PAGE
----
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Moving Up in the World: How Artists Can Become Game Development Leaders

Most artists who have been asked to lead teams have experienced the growing pains of becoming an artist manager. Reconciling art and management is a challenge that every new lead artist or art director may face. As a manager, you may have to put your own ambitions aside and concentrate on the artists in your team. There is a bonus to adopting that attitude: once you make your artists look good, it reflects on you as a manager and you look good as well.

September 11, 2000

22 Min Read

Author: by Dianna Davies

I've spent 9 years working in the games industry as a lead artist, animator, and 3D artist. I've gone through the gamut of self-examination as both a leader and as a production artist. I've been lucky enough to work on some very well managed projects and have been tortured through some very badly managed ones as well.
This article is designed to help both artists and managers identify key issues and begin to create working solutions to management problems.

Moving from Production to Leadership

Most artists who have been asked to lead teams have experienced the growing pains of becoming an artist manager. Undoubtedly, it would be nice to be prepared for the challenges that managing presents, but often, not much thought is given to preparing an artist for their first leadership role.

As production artists, we enjoy the luxury of producing game art assets without any worries about keeping the whole team together; we only need to worry about what we are doing and satisfying the lead artist's expectations. That may seem complex while you are producing under those circumstances, but imagine suddenly having to keep an eye on your fellow artists, making sure they are producing on time, and being responsible for creating the production pipeline. Now add to that conducting reviews of the work, communicating with the producer regularly, working with the lead programmer to make sure your methodologies are working together and making sure your artists are able to function properly.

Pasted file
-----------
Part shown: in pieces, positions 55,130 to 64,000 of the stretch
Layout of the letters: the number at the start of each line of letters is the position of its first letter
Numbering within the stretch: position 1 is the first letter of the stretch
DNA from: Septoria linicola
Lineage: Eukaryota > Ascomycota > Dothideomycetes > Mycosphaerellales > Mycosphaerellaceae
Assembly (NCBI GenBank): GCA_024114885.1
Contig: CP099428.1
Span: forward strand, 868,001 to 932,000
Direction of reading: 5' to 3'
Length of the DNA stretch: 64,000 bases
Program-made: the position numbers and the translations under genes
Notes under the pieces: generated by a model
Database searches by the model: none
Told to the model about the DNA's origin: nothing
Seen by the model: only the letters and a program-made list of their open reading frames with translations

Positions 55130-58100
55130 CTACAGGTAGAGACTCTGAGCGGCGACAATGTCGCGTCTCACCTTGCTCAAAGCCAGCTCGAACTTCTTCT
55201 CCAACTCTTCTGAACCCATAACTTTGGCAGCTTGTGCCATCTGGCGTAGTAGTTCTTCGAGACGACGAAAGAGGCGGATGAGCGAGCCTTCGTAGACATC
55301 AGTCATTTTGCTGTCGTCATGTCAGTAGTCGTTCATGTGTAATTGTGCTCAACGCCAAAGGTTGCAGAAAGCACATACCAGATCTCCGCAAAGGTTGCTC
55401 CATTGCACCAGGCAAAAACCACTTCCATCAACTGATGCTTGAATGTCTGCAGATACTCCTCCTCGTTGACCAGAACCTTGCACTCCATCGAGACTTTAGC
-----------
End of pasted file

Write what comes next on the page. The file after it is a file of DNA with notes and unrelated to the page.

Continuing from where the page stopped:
The first step in moving from production to management is understanding that how you prepare your art team will have an effect on the outcome of the project art. In other words, seeing the big picture is your first and perhaps most difficult challenge as a new leader. What is that big picture? It entails having an understanding of how your part of the production process will effect the project as a whole. In order to do that, it is important to be organized and to plan as much as possible early in the project.

The next step is being able to accept that you will no longer be producing the volume of artwork that you may be accustomed to producing. Other tasks--management tasks--will now begin to take precedence over being responsible for producing an entire group of art assets. Reconciling the artist with the manager is a challenge that every new lead artist or art director may face. As a manager, you may have to put your own ambitions aside and concentrate on the artists in your team. There is a bonus to adopting that attitude: once you make your artists look good, it reflects on you as a manager and you look good as well.

How do you enable your team to perform well? A good part of it has to do with how well you can manage yourself. How well do you communicate ideas to others? How well do you offer criticism? How well do you plan? It never hurts to try to improve on any of those skills even if you think you are an ace.

Practicing Good Leadership Habits